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Preface and Outline

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Best Practices Project


Channels of Influence: Canada, the OECD and Best Practices Advice

Preface and Outline (September 7, 2013 Draft)

Themes and Approach

This monograph will be an in-depth analysis of the policy relationship between Canada and the OECD, with comparisons to the practices of two other international organizations, the World Bank and the IMF. These organizations are in the business of spreading “best practice” advice on a wide variety of policy sectors and management themes. The term “best practice” is somewhat out of favour at the moment (it seems arrogant and presumptuous), and preferred terms are “best fit” or “good practice,” but the idea is the same: through their research and their member-country experiences, these organizations try to spread global standards of governance. 

It is only recently that international governmental organizations have been recognized for the role that they play in both policy transfer and policy coordination among states (Barnett & Finnemore, 1999, 2004; Evans, 2004; Risse-Kappen, 1994, 1995). The OECD is a unique player in the global public policy network around public governance. It is an international governmental organization (IGO), but unlike the development banks it provides no loans or financing. It is a member-based organization, composed originally in 1961 of the richest and most developed countries. It now has 34 members, in 2010 adding Chile, Israel, Estonia, and Slovenia (Russia is currently undergoing the accession process). It operates primarily by consensus, and issues very few binding agreements or recommendations. Its primary tools are research, knowledge generation and circulation, measurement, assessment and “soft” standards, both within its membership and among the 70 other states with which it interacts (e.g., MENA – Middle East and North Africa). It has a large secretariat (2,500), but some 45,000 public servants from around the world walk through its doors every year. It has the character of a think tank, but is also an international organization with all the foreign policy constraints and opportunities that that implies. It is now a member of the G-20. The day-to-day work of the OECD takes place in its committees, working groups, and expert committees. There are over 200 of these, making the OECD a very complicated organization to understand.

As we note below, the OECD has attracted more scholarly attention in recent years, but it is still unclear how much influence it wields in domestic policy sectors. There have been various approaches to answering the question, but the one in this book is unique. Based on extensive interviews among Canadian government officials responsible for liaising with the OECD, and at the OECD itself, this will be the first detailed, 360-degree analysis of one country’s (a reasonably important one in the OECD membership roster) interaction with the organization.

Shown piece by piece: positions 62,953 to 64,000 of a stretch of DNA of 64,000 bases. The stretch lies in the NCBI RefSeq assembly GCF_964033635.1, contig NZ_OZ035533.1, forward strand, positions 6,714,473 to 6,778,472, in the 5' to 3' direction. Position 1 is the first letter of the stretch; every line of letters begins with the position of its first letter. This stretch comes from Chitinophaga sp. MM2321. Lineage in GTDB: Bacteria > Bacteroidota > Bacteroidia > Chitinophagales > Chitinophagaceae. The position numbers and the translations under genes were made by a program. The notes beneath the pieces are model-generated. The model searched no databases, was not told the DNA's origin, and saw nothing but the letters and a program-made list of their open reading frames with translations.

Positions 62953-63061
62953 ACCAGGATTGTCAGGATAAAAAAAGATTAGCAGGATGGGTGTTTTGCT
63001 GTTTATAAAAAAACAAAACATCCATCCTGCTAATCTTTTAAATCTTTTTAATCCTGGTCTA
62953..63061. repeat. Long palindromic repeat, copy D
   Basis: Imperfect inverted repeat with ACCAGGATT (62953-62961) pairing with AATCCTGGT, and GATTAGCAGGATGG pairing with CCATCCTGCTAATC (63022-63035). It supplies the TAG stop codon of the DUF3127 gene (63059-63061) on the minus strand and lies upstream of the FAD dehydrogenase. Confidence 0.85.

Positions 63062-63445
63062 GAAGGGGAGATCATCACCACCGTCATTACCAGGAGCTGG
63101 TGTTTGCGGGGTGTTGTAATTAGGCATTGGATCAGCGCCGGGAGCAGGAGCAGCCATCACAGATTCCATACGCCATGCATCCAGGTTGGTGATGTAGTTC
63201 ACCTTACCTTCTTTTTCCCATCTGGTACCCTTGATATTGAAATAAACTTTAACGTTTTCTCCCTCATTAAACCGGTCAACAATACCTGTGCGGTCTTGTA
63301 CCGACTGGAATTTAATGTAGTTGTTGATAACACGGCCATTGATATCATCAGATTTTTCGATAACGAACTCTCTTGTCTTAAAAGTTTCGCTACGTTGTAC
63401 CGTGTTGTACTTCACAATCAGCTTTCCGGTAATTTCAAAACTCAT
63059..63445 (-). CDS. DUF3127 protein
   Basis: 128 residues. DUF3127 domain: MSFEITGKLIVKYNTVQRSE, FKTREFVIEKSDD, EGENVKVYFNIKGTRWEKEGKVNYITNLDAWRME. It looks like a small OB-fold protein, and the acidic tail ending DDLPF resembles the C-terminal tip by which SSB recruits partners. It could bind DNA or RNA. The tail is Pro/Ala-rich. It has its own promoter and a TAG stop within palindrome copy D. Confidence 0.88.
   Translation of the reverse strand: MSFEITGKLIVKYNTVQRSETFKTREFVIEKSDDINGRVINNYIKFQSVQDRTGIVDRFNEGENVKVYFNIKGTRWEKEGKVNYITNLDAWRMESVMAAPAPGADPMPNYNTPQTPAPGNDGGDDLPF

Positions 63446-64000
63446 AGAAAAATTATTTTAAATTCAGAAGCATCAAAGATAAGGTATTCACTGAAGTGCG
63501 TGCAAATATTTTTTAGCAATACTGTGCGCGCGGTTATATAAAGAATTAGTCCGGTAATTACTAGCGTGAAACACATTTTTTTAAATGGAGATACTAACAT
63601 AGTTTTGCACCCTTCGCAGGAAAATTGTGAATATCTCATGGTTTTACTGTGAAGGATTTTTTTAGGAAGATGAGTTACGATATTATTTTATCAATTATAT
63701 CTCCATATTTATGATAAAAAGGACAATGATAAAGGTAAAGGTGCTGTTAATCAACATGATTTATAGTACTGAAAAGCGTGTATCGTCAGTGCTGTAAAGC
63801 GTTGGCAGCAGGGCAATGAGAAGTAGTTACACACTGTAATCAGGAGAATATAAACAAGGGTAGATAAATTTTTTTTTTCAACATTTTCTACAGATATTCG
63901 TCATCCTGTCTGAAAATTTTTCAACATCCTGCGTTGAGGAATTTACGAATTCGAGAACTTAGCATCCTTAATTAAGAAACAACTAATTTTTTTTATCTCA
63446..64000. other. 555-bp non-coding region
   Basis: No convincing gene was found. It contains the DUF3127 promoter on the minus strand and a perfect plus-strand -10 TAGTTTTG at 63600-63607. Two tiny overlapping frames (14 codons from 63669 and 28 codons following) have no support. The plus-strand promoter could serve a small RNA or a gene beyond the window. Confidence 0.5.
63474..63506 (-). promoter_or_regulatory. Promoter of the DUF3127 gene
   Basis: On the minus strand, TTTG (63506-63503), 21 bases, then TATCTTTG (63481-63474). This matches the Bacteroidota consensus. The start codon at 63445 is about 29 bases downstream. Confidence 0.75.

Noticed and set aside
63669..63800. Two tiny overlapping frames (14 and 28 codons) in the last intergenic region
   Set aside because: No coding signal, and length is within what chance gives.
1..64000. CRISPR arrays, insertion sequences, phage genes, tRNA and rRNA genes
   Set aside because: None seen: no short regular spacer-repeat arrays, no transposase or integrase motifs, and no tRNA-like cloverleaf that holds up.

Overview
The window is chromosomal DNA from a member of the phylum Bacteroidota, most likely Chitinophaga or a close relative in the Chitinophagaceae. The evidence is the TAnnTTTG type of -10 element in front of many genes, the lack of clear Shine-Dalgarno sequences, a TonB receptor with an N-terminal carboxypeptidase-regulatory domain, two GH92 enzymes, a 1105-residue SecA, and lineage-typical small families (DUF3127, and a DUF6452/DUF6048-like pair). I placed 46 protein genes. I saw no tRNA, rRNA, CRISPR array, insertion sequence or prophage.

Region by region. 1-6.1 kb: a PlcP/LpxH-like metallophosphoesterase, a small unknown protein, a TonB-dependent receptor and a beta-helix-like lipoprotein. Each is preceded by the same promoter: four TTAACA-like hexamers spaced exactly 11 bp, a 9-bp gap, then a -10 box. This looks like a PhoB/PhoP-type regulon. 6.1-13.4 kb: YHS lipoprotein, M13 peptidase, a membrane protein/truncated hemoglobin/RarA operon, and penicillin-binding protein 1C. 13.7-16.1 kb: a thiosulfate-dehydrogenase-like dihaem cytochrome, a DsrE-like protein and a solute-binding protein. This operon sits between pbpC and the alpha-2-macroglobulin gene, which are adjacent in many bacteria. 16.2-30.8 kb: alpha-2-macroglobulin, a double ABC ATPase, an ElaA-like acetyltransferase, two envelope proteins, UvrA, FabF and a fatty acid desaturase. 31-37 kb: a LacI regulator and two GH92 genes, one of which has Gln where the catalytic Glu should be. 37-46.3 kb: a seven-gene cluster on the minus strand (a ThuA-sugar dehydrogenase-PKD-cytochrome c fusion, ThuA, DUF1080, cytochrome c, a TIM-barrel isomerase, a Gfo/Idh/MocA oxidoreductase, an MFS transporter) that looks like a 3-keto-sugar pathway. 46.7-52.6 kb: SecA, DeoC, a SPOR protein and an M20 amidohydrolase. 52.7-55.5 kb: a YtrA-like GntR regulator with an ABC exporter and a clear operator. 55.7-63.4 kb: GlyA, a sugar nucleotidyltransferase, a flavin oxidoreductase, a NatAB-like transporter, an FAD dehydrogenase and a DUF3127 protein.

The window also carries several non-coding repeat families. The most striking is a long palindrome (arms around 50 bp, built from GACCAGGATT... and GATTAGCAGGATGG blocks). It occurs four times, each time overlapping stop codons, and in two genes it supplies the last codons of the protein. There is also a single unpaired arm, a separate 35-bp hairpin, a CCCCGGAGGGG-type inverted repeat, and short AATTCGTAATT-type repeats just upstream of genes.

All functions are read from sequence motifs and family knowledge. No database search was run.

We avoid a heavy overlay of theory, and instead will run the following themes through the chapters:

  1. What “best practice” advice is offered by the OECD? How is that advice processed within the Canadian federal government?
  2. How does Canada pursue its agendas within the OECD?
  3. How does the OECD compare with the World Bank and the IMF in the way it develops and offers policy advice to countries?


We believe the monograph  will make several distinct contributions:

  1. It will be the first detailed and sustained analysis of the OECD’s interaction with a member state – Canada. Canada is a founding member of the OECD, and as a middle power has paid more attention to the organization than many other members. The literature on the OECD is surprisingly meager. There has been some work on the OECD as an organization (Alasuutari & Rasimus, 2009; Armingeon & Beyeler, 2004; Aubrey, 1967; Carroll & Kay, 2013; Carroll & Kellow, 2011; Deacon & Hulse, 1997; Huerta Melchor, 2006; Maddison, 1963; Mahon & McBride, 2008; Marcussen, 2004; Martens & Jakobi, 2010; Pal, 2012; Premfors, 1998; Sahlin-Anderrson, 2001; Sahlin-Andersson, 1996, 2000; Sullivan, 1997; Tan, Fukasaku, & Plummer, 1995; Trondal, Marcussen, Larsson, & Veggeland, 2010; Woodward, 2004, 2009; Ying, 2005),  but there is no detailed analysis of the interaction between a member state and the organization.
  2. It will be based in large part on confidential interviews with Canadian and OECD officials. On the Canadian side, there will be two distinct groups: (1) middle to senior level departmental officials who are responsible for liaising with the OECD, including those who participate in OECD committees and other working groups; and (2) senior officials (at the deputy minister level) to get an idea of how OECD research is channeled into the domestic policy process. On the OECD side, interviews will be conducted across all the directorates of the Secretariat (Pal has a network of contacts built up during research of his 2012 study of the OECD).
  3. It will explore the development and spread of “governance standards.” There has been a strong surge in the last decade (spearheaded by international organizations) in monitoring and measuring governance (Arndt & Oman, 2006; Bovaird & Loffler, 2003; Buduru & Pal, 2010; Cassese & Casini, 2012; Davis, Fisher, Kingsbury, & Merry, 2012; Pal & Ireland, 2009).




Important Notices
© University of Toronto 2008
School of Public Policy and Governance